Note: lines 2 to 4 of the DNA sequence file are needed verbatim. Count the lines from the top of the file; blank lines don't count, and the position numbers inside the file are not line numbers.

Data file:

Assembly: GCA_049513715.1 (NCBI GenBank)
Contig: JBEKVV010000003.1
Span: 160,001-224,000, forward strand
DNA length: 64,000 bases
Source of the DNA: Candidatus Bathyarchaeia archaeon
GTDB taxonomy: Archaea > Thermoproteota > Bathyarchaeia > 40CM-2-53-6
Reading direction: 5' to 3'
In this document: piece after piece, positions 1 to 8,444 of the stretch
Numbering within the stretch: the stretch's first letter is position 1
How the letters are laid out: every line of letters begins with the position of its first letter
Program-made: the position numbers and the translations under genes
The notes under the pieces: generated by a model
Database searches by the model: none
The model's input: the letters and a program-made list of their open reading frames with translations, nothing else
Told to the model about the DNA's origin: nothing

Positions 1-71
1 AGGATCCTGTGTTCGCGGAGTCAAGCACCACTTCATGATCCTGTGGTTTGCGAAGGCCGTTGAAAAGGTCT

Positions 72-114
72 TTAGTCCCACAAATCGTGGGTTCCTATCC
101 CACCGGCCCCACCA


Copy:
Contig: JBEKVV010000003.1
Span: 160,001-224,000, forward strand
DNA length: 64,000 bases